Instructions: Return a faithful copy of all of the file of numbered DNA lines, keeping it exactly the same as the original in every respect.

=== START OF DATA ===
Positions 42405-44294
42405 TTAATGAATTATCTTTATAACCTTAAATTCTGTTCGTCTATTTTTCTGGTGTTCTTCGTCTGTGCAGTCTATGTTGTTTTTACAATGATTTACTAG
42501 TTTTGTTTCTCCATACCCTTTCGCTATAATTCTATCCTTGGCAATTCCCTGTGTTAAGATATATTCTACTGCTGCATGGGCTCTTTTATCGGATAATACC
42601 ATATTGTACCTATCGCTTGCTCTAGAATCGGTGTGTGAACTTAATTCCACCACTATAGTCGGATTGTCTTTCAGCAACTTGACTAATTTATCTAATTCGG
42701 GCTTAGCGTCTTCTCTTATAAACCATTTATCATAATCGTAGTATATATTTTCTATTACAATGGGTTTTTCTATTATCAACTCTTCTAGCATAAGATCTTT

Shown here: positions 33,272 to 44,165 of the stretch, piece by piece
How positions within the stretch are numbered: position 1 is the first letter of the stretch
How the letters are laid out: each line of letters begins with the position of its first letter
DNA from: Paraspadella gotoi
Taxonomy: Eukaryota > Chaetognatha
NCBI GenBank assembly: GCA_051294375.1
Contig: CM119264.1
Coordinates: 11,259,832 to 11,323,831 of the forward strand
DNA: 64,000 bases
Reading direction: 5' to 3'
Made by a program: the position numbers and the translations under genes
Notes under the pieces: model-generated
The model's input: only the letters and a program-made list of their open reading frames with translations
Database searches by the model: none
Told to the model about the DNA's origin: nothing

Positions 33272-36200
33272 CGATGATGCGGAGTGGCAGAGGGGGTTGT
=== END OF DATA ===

Positions 42405-44294
42405 TTAATGAATTATCTTTATAACCTTAAATTCTGTTCGTCTATTTTTCTGGTGTTCTTCGTCTGTGCAGTCTATGTTGTTTTTACAATGATTTACTAG
42501 TTTTGTTTCTCCATACCCTTTCGCTATAATTCTATCCTTGGCAATTCCCTGTGTTAAGATATATTCTACTGCTGCATGGGCTCTTTTATCGGATAATACC
42601 ATATTGTACCTATCGCTTGCTCTAGAATCGGTGTGTGAACTTAATTCCACCACTATAGTCGGATTGTCTTTCAGCAACTTGACTAATTTATCTAATTCGG
42701 GCTTAGCGTCTTCTCTTATAAACCATTTATCATAATCGTAGTATATATTTTCTATTACAATGGGTTTTTCTATTATCAACTCTTCTAGCATAAGATCTTT

Shown here: positions 33,272 to 44,165 of the stretch, piece by piece
How positions within the stretch are numbered: position 1 is the first letter of the stretch
How the letters are laid out: each line of letters begins with the position of its first letter
DNA from: Paraspadella gotoi
Taxonomy: Eukaryota > Chaetognatha
NCBI GenBank assembly: GCA_051294375.1
Contig: CM119264.1
Coordinates: 11,259,832 to 11,323,831 of the forward strand
DNA: 64,000 bases
Reading direction: 5' to 3'
Made by a program: the position numbers and the translations under genes
Notes under the pieces: model-generated
The model's input: only the letters and a program-made list of their open reading frames with translations
Database searches by the model: none
Told to the model about the DNA's origin: nothing

Positions 33272-36200
33272 CGATGATGCGGAGTGGCAGAGGGGGTTGT